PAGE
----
Connie G (connie_g) | 362 comments I'm enjoying the topic that Dirk has chosen for this month. It's been a good mix of artists I know and an introduction to others.

message 28: by Heather, Moderator (new)

Heather | 8333 comments They all happen to be Flemish artists... is that a coincidence? 😉

message 29: by Dirk (new)

Dirk Van | 2755 comments Thanks you all! Just trying to do my best and having fun at the same time ;-)

Ruth, maybe you've looked only at the pics? When you read the short bio's it will be obvious. Them all being Flemish is part of it.

So Heather, it's clear you figured it out, but it seems now you're the first!

message 30: by Heather, Moderator (last edited Sep 14, 2019 03:38AM) (new)

Heather | 8333 comments Dirk wrote: "Thanks you all! Just trying to do my best and having fun at the same time ;-)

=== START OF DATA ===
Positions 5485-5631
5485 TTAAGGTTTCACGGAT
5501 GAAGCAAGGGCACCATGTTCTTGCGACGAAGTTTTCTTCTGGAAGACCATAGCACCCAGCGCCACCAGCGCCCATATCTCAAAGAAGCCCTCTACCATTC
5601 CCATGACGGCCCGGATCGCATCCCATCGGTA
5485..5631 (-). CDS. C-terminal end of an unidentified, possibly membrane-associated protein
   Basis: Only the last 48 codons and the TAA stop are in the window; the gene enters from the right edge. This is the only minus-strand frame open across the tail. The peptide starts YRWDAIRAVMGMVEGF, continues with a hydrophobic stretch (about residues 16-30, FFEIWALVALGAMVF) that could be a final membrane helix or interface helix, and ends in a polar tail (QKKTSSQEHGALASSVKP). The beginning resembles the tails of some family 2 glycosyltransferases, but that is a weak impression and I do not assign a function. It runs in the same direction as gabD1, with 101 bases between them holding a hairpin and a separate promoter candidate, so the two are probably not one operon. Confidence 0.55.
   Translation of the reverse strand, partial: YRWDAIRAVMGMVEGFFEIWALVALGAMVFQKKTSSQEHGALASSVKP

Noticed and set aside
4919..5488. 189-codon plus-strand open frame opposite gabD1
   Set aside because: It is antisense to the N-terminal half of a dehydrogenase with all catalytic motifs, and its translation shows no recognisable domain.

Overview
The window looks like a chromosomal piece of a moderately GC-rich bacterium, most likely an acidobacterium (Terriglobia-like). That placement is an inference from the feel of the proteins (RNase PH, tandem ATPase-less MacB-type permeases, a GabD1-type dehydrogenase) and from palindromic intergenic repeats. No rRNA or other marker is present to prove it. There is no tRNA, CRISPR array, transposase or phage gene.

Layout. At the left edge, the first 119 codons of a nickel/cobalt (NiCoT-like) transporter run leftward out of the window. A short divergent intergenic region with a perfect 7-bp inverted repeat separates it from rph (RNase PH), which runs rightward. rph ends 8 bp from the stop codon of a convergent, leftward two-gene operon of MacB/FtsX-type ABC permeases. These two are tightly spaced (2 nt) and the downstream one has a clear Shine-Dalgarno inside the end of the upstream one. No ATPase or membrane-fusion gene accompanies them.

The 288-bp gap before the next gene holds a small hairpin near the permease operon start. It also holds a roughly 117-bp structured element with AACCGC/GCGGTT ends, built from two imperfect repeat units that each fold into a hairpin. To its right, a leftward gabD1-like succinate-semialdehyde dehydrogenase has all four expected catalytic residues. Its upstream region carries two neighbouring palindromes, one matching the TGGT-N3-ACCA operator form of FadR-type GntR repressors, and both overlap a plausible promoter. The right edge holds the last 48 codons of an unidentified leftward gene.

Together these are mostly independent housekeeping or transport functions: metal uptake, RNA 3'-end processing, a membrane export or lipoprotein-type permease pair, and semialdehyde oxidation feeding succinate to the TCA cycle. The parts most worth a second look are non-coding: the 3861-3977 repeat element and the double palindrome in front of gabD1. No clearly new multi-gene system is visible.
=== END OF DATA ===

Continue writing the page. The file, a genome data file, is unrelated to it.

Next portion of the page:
Ruth, maybe you've looked only at the pics? When you read the short bio's it will be obvious. Them all being Flemish is part of it.

So Heather, it's clear you figured it out, but it seems now you're the first! "

Wow! Well, I enjoy reading the bios before the paintings and I happened to be at my PC yesterday and wanted to catch up on the thread so I read quite a few at the same time and saw a pattern. It looked so obvious as I read them (probably because I read several at the same time). But I see that if one only looks at the paintings themselves, it would be impossible to make any connection to come up with some sort of theme.
Was it wrong of me to say what I had observed? And I noticed that Antwerp was mentioned in a lot of them, were all of them from Antwerp? That's why I said it "hit close to home" for you, Dirk. lol

message 31: by Dirk (new)

Dirk Van | 2755 comments No of course it was not wrong of you!
After a couple of days I don't mind people mentioning the theme.